Yet, children who were educated in schools where tolerance for other religions was encouraged tend to be better socialized citizens and more tolerant of other people even at the workplace. On the other hand, it is possible that many children who were forced into a religion at school tend to grow up to resent religion and everyone who practices it.
In some of the countries that are advanced in respecting human rights and democratic values; say Germany and the Scandinavian countries, the law provides that children over 10 years have the right to choose if or not to belong to a religious community.
It is therefore not surprising that these countries also have the most peaceful societies in the world. In the US, January 16 is commemorated as Religious Freedom Day when activities are held to remind all Americans about the importance of religious tolerance in order to ensure a peaceful society.
Indeed in his book, The Wealth of Nations, Adam Smith argued that in the long run it is in the best interests of society people are allowed to freely choose (and practice) their own religion as it helpful for preventing civil unrest and reducing intolerance amongst the various actors.
He argued that so long as there are enough different religions that are allowed to operate freely in a given society, then they are all compelled to be moderate by avoiding extremes so as to be more appealing to as many people as possible – which in the long run would help to maintain civility and ensure social stability, cohesion and eventually peaceful co-existance.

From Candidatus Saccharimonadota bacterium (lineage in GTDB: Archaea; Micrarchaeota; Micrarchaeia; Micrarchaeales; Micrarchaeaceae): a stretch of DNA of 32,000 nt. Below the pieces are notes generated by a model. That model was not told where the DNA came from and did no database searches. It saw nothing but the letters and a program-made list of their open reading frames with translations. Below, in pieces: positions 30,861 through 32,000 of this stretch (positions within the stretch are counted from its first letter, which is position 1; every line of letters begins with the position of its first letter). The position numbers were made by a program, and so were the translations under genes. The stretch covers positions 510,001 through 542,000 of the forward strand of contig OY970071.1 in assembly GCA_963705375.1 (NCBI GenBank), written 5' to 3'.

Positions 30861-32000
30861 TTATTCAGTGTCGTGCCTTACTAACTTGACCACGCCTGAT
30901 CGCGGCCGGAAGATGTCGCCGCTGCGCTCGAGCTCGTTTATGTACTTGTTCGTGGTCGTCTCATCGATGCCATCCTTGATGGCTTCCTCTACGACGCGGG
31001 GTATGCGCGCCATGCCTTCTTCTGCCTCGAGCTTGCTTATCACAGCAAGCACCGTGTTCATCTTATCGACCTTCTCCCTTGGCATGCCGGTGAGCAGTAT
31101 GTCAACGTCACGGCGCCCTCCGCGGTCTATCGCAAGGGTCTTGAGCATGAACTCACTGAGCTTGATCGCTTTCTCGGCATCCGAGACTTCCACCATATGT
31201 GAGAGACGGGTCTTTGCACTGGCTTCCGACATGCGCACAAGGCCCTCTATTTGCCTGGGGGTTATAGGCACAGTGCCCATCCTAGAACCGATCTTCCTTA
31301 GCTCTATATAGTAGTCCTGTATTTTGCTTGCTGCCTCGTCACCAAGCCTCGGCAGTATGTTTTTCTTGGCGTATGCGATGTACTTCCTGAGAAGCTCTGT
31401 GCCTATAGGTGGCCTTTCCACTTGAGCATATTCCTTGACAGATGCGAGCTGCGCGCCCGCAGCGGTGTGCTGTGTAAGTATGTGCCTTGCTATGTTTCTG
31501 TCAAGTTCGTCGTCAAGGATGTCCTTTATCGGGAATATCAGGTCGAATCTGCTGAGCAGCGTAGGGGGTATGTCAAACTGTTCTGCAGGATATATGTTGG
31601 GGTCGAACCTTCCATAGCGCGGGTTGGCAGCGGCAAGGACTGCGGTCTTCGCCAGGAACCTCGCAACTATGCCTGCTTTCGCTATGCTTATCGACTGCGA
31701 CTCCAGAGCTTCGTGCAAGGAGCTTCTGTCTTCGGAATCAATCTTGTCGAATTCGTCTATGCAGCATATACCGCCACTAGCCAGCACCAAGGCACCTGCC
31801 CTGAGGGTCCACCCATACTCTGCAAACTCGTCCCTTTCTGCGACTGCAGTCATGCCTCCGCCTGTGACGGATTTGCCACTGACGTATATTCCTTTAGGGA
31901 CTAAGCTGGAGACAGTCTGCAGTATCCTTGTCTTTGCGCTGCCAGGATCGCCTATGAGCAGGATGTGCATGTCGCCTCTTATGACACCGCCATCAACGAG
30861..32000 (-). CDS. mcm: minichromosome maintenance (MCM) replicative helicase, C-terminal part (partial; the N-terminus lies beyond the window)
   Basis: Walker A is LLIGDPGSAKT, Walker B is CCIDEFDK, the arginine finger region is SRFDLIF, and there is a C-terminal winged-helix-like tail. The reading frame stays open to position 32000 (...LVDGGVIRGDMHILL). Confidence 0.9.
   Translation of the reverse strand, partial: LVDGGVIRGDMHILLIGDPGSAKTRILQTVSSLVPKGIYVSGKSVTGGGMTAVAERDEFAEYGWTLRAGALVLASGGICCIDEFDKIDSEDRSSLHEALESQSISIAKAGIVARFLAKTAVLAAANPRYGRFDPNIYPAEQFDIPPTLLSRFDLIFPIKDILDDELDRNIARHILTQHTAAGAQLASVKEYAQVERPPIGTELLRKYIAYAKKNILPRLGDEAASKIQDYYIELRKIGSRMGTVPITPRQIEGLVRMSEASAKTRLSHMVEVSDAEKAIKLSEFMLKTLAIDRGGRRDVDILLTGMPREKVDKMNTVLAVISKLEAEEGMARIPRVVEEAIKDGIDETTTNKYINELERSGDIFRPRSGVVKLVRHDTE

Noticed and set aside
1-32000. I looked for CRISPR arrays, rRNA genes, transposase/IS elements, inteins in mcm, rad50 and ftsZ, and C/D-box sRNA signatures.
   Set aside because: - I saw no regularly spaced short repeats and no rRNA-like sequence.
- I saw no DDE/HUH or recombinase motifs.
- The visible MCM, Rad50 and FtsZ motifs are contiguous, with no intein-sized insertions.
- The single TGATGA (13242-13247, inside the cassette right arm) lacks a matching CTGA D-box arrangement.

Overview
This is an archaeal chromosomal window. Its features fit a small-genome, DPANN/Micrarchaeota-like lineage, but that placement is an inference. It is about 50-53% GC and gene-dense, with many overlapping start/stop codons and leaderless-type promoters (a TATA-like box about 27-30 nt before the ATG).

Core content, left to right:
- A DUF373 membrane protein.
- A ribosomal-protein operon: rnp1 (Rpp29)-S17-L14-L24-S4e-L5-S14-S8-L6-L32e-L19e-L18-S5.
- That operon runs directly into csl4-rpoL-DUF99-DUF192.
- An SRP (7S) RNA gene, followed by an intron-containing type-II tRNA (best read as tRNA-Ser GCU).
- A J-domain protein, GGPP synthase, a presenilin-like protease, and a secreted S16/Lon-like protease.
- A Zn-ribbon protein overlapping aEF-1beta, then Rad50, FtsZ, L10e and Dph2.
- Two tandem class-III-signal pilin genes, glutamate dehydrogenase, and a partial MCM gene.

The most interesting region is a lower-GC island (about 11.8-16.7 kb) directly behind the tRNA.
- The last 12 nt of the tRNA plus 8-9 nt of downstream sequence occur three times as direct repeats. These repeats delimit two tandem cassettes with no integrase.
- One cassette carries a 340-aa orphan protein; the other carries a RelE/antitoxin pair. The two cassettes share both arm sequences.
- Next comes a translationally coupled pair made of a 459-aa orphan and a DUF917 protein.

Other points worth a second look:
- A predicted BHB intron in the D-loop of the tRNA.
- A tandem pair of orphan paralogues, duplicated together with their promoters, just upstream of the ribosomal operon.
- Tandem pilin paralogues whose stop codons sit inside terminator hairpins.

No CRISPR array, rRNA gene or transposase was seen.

Smith also pointed out that forcing people into a particular religion would in the long run, only serve to weaken and corrupt that religion, as its leaders tend to become complacent and disconnected from their followers and undermines religious toleration – the attitude of acceptance towards other people’s religions.
As an aspect of customary international law, the freedom of religion and belief is protected by the International Covenant on Civil and Political Rights (ICCPR). This protection also extends to non-religious beliefs such as humanism – a non-religious philosophy based on liberal human values – and of course traditional religions.
Despite their governments being signatories to all these international treaties and conventions, nearly 70% of the world’s population lives in countries that exhibit heavy restrictions on freedom of religion. The hostility originates from governments and individuals, organisations and social groups. This, definitely, is a violation of international law and human rights.
Ironically, it is common to hear people who claim to be “champions” of human rights; castigating and ridiculing other people’s religious beliefs. I see this as a contradiction. If you are fighting for the protection of say gay rights, why at the same time do you use derogatory language against other people’s religious beliefs and practices?
I think the right to freedom of religion carries the same weight – and needs as much protection – as any other human right. For a government, parent, employer, teacher or religious leader/follower to abuse another person’s right to religion is as a much a violation of human rights as any other.
Peter Nyanzi is a journalist